It sounds perfect. Why do you write?

Beyond the fact that I believe God called me to write, He also equipped me in a very special way. You see, I’m actually creative out of self-defense. As the daughter of an artist-mother and musician-turned-photographer-father, I’d have been a disgrace if I hadn’t been true to follow the family tradition.

I love that. Let’s change things up a bit. Please tell us about your funniest moment with a reader.

Truthfully, the funniest moment happened with my own mother. For years before I ever published a full-length book, I was a full-time freelance writer. At my peak, I was publishing 700-plus articles/devotions a year. When I got my first book contract, of course I called my mother to give her the news. Her comment still has me giggling. “Now you’re finally a real writer.”

We don’t always know how others will measure our success. What talents do you have aside from storytelling?

I absolutely love photography, and I have several photographs published as well. This is one of the ways I jumpstart my creativity if I’m struggling with a writing project.

That’s great. Now, everyone struggles with time management in our 24/7 world. How do you stay disciplined and meet your deadlines?

I am so ADD it’s laughable. I have to follow a very strict schedule to get everything done. I keep a detailed calendar, with writing days and meeting-with-client days (since I do a lot of social media and book coaching). I’ve found my best time of day to be creative (in the morning) and I guard that time with my life. I also always have two due dates for any significant commitment. My due date is always three to six days ahead of the actual due date. This trick has saved me from missing deadlines on many occasions. I also have learned to work in small bits of time. Those tiny pieces add up to a lot!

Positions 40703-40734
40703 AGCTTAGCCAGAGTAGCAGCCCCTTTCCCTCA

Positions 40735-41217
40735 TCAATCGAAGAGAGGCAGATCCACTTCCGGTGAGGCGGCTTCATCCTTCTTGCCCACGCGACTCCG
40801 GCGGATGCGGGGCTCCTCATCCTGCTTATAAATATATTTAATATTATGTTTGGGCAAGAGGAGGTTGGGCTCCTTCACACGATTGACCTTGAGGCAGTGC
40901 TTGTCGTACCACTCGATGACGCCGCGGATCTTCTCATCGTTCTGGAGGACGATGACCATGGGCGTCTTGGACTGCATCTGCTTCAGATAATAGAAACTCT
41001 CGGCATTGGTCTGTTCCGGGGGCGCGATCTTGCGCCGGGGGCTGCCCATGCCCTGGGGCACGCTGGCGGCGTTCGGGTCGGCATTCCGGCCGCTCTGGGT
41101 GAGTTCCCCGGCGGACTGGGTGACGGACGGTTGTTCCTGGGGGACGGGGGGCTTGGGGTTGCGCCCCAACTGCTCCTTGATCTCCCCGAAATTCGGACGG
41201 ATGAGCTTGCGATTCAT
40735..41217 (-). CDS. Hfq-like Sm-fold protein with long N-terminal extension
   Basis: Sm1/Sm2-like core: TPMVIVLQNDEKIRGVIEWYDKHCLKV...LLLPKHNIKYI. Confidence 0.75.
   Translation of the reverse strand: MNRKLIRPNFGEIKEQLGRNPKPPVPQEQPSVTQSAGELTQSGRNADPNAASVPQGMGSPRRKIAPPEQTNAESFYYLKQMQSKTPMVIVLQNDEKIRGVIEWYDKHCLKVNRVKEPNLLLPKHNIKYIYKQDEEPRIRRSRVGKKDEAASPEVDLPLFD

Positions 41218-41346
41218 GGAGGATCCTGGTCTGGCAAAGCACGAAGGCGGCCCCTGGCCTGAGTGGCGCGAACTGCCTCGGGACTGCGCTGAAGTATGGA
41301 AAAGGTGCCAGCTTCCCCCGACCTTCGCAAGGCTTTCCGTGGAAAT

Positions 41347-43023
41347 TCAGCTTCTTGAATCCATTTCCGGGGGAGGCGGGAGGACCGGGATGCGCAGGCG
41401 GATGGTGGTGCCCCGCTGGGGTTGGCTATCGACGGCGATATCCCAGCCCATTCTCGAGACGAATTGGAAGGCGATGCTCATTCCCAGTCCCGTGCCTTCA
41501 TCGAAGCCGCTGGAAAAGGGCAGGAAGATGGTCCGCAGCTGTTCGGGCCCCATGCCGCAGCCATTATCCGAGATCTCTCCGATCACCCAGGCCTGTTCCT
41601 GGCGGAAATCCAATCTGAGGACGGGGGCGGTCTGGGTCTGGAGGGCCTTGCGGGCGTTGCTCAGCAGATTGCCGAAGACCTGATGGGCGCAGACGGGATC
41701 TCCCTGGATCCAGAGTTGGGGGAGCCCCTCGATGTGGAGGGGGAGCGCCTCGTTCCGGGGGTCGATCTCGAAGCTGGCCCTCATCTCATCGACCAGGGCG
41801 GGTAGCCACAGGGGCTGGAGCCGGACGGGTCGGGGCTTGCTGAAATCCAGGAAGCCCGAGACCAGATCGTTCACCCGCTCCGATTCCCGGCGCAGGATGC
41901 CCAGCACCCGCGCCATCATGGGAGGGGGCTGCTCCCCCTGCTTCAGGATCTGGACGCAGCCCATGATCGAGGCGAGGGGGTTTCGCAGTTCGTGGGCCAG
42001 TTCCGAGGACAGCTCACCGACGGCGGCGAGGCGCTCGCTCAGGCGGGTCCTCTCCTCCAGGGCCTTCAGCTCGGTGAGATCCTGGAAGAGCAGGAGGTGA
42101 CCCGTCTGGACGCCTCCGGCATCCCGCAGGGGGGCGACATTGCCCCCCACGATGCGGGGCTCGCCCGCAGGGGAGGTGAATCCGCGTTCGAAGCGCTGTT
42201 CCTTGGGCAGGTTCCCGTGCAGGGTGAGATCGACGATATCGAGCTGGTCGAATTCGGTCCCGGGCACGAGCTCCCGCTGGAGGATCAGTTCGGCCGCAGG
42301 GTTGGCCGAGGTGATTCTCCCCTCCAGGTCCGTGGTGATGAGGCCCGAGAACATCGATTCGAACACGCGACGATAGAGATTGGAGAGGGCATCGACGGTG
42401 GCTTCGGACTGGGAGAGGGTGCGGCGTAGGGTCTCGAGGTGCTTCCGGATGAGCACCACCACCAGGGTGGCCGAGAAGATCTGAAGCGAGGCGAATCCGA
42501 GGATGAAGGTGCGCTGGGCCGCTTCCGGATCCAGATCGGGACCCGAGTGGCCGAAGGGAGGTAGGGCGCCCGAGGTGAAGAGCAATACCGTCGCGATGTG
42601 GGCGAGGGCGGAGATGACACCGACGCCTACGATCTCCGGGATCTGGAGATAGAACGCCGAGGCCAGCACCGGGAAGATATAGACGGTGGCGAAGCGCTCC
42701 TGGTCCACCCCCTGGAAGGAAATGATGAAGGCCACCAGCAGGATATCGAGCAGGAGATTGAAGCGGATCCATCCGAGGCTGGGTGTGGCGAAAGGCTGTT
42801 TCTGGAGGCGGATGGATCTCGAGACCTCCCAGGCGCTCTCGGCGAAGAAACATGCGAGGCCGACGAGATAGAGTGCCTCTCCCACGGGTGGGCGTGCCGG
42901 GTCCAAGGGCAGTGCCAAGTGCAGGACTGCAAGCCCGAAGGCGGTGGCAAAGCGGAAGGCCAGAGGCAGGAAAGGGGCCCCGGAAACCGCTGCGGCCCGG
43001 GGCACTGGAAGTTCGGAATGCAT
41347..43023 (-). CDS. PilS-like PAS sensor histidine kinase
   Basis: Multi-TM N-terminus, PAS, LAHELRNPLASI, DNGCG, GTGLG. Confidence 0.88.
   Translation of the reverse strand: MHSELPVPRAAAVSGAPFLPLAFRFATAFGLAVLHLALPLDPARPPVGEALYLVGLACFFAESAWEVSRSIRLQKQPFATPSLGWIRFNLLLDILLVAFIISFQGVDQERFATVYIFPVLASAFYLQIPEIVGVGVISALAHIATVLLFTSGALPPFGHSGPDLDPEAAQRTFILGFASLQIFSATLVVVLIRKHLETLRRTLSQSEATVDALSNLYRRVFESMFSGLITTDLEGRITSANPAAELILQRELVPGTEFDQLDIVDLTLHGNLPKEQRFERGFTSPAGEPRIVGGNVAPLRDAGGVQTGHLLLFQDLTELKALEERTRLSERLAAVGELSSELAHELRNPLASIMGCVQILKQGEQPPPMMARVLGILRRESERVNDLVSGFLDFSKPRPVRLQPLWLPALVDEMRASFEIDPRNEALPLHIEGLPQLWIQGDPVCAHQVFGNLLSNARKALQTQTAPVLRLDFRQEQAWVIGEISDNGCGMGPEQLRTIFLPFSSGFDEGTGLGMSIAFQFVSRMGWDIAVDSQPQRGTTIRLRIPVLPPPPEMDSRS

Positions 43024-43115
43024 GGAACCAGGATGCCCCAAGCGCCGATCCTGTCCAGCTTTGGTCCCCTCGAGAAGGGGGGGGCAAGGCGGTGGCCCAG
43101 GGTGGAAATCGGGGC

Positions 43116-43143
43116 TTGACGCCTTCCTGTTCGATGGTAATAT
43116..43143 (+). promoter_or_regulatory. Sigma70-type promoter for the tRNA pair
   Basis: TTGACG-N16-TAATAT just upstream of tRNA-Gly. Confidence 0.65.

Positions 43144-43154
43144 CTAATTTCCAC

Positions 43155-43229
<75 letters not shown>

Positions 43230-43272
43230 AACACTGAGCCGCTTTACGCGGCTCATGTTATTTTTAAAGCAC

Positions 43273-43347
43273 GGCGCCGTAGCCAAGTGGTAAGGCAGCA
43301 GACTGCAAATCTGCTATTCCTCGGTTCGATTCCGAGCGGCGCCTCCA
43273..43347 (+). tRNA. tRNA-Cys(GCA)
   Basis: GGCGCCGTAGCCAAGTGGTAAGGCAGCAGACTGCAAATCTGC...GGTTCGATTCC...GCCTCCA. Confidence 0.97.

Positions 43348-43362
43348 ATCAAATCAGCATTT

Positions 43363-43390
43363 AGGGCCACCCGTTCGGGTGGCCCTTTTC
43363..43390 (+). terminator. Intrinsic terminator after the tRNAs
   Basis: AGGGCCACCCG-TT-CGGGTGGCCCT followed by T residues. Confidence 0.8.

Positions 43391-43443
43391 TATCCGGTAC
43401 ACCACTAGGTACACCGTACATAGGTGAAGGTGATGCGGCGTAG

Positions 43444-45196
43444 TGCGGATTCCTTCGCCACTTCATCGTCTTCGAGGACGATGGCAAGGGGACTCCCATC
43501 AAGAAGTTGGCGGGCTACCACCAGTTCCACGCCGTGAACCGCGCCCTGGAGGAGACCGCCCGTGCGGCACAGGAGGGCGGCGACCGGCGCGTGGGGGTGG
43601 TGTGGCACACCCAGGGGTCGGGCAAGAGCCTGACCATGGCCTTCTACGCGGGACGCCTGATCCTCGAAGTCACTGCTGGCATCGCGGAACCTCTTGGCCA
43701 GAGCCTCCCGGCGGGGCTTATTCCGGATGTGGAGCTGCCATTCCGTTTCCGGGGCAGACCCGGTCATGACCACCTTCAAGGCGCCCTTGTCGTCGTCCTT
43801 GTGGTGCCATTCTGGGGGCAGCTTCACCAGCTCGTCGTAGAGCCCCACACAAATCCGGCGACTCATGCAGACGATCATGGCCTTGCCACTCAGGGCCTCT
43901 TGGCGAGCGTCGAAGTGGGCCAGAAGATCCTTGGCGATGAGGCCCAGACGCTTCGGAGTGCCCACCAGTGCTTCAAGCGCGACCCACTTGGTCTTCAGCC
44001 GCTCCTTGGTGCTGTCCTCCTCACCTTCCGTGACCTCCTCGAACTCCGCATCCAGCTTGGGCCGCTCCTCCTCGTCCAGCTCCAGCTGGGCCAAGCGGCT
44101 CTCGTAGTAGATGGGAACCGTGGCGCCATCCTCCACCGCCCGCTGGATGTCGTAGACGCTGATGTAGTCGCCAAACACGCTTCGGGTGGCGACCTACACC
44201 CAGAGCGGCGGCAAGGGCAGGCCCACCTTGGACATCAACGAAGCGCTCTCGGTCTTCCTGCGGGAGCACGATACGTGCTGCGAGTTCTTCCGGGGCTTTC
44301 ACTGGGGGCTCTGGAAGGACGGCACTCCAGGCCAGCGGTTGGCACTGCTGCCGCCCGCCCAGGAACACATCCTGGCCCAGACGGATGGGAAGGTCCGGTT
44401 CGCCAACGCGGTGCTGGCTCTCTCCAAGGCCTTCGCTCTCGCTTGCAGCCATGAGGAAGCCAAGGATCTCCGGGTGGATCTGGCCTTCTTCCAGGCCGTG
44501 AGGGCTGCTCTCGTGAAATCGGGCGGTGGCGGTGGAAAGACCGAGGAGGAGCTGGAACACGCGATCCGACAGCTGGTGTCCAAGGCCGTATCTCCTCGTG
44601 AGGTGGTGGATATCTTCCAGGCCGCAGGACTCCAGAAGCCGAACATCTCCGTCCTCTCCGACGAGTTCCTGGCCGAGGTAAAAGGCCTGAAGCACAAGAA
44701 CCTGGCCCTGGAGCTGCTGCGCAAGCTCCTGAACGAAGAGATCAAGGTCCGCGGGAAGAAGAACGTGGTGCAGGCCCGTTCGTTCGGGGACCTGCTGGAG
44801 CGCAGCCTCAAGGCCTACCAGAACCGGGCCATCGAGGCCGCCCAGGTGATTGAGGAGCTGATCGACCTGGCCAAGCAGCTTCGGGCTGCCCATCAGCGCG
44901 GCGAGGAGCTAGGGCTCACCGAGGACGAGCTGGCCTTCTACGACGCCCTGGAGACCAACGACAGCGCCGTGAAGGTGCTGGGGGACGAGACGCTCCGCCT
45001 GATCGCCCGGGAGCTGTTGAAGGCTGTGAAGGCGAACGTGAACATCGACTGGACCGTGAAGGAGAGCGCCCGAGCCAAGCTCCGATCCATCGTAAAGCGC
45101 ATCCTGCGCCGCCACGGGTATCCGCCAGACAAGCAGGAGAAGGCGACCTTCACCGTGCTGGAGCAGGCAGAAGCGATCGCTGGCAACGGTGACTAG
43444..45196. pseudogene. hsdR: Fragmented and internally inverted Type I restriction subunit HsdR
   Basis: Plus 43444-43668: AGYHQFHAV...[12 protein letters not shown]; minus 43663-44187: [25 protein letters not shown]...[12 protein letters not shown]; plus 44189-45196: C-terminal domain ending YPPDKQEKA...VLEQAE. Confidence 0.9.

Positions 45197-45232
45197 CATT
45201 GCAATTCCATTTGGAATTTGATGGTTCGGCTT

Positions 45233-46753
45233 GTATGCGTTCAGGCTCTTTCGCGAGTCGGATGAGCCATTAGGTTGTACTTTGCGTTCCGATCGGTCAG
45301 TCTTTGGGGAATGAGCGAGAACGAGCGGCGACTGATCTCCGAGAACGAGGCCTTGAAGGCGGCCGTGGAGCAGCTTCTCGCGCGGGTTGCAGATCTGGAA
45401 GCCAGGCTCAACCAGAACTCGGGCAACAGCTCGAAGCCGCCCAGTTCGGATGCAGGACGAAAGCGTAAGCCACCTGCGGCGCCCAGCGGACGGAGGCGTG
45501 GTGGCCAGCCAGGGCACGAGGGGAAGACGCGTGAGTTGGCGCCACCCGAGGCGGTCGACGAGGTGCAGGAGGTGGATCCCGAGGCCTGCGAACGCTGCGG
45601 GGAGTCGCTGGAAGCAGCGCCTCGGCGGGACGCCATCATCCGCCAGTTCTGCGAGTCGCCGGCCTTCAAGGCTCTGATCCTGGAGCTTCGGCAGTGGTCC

Those are great tips, Edie. Thanks! And now, tell us about your next project.

I’ve just turned in my next novel. It’s a steampunk adventure that retells the Robin Hood fable in a Victorian—steam-driven—setting. Maiden of Iron will release with Elk Lake Press.

Thank you so much for taking the time to share about yourself and your work. We look forward to seeing more from you, Edie!

To learn more about Edie Melson and her work, check out Edie’s website and Edie’s blog.

For His glory,


Marti’s website

One thought on “A Chat with Author Edie Melson

MaryAnn DIorio

September 29, 2017 - 08 : 01 : 21

Edie and Marti, thanks so much for this post! I enjoyed reading it and praise God with you for protecting your sons.

When you mentioned about writing in “small bits of times,” your comment reminded me of the time when my children were small and I needed to find time to write. I discovered that those “small bits of time” added up to a lot of words. I’d write in the pediatricians’ waiting room, the dentist’s office, and so on. My funniest experience, however, occurred at a traffic light. You see, I’d taken to writing while waiting for the red light to turn green. I discovered that this was a very efficient way to use that “small bit of time,” especially since the person behind me always let me know when the light turned green. 🙂


MaryAnn Diorio, PhD, MFA
Author & Writing Coach